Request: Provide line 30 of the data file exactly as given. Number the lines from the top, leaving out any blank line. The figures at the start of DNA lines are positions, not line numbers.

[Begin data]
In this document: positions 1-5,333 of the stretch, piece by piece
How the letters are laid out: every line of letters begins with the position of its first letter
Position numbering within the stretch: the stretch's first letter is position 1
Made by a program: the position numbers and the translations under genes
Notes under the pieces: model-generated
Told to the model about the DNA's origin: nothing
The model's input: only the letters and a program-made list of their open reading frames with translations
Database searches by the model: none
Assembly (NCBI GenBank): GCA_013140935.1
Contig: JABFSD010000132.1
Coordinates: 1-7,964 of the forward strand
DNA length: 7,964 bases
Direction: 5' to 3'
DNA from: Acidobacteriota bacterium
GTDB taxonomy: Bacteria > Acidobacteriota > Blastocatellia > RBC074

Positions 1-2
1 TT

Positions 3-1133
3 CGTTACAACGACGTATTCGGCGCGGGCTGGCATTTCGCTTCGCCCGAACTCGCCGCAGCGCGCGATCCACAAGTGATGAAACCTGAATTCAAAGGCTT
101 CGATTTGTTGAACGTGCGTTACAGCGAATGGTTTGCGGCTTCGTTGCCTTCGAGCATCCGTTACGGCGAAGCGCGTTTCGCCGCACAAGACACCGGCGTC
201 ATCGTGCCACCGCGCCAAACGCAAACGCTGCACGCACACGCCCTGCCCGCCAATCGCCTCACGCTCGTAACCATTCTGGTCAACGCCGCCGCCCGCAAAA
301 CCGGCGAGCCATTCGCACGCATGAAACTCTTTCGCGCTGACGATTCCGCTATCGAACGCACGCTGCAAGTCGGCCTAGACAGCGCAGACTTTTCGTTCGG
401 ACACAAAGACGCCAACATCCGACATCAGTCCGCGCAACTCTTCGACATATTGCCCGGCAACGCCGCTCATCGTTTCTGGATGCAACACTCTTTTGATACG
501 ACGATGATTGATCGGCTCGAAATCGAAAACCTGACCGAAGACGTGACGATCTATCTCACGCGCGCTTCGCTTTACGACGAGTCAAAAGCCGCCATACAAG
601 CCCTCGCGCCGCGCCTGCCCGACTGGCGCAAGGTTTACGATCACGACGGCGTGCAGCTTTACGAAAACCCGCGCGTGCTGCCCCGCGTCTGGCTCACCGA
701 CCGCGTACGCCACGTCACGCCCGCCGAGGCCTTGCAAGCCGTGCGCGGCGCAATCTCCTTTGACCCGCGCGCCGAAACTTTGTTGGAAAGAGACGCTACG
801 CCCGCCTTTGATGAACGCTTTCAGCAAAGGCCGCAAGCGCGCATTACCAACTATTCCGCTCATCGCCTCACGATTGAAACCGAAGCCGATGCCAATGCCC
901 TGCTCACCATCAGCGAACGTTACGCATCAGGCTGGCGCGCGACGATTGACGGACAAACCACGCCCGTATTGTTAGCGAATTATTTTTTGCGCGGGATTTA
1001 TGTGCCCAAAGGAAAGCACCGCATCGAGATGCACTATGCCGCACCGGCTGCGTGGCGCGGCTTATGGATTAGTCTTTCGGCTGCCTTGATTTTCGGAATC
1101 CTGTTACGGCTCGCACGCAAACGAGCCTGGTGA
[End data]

1101 CTGTTACGGCTCGCACGCAAACGAGCCTGGTGA